As some of you may remember, I had some trouble reading some new noirish e-books - they were lacking style, substance and coherence. As I had some holiday left, I decided to try another one, as I didn't yet want to start reading work-related books. I chose The Concrete Maze by Steven Torres, and it proved to be a good choice.
It's a very realistic, almost minimalistic piece, about a 13-year old Puerto Rican girl who goes missing, and his father goes searching for her. The first person narrator is a young guy over 20, the nephew of the girl's father. His narrator's voice is somewhat melancholic in all its no-nonsense curtness. And the melancholy sure fits the novel, since it's full of grief, misery and tragedy. I was hooked by the guy's voice. This could be a vigilante novel in the style of the seventies' Death Wish clones, but even though the young guy and his uncle show courage in the course of the book, they are no heroes and some of their conduct is suspicious as they torture some of the suspects.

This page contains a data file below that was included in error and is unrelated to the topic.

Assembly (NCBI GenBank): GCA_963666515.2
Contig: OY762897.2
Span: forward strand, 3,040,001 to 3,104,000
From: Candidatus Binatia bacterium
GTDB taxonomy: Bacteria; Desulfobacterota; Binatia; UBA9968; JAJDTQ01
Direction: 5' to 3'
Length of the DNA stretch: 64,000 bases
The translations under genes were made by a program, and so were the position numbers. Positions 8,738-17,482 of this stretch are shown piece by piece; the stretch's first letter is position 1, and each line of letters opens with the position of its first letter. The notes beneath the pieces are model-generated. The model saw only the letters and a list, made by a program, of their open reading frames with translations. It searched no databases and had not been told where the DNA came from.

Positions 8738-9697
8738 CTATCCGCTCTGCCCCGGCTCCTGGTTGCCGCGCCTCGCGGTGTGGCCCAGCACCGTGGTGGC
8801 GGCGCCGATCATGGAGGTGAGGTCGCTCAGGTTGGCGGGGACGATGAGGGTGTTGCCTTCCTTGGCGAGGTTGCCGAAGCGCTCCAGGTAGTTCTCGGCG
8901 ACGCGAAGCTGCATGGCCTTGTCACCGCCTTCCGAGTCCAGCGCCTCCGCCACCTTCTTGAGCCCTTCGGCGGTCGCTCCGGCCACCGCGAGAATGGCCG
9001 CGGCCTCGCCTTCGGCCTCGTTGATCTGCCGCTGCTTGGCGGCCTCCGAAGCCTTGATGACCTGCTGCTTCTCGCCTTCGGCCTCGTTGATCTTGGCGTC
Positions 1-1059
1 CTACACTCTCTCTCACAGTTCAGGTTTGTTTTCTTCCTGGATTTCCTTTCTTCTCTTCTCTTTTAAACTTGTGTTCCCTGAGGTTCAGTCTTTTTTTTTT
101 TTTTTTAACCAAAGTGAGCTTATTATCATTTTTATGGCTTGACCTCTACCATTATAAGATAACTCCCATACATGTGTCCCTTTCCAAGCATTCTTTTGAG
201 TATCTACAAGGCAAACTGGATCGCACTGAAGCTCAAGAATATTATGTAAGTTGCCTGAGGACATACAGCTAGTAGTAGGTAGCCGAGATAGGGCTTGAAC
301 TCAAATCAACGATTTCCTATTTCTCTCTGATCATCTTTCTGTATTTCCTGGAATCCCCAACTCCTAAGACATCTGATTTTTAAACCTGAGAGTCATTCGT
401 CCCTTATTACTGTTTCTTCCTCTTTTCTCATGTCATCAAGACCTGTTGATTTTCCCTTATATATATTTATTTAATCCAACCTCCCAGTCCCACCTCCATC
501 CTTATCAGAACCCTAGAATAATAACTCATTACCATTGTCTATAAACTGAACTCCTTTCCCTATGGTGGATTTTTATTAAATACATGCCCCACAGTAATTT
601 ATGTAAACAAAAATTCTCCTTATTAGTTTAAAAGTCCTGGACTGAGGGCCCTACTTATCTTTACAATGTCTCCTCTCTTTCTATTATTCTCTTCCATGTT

All this said, I must say that the book drags somewhat in the middle, when nothing new seems to be happening, and the final revelation in the climax is a bit too much. There was something in there I didn't buy. But still, The Concrete Maze comes highly recommended by me.
Here's Allan Guthrie's interview with Torres.
I read also Elmore Leonard's Get Shorty to finish my holiday reading (and to give him his due), but from now it's only work books for me.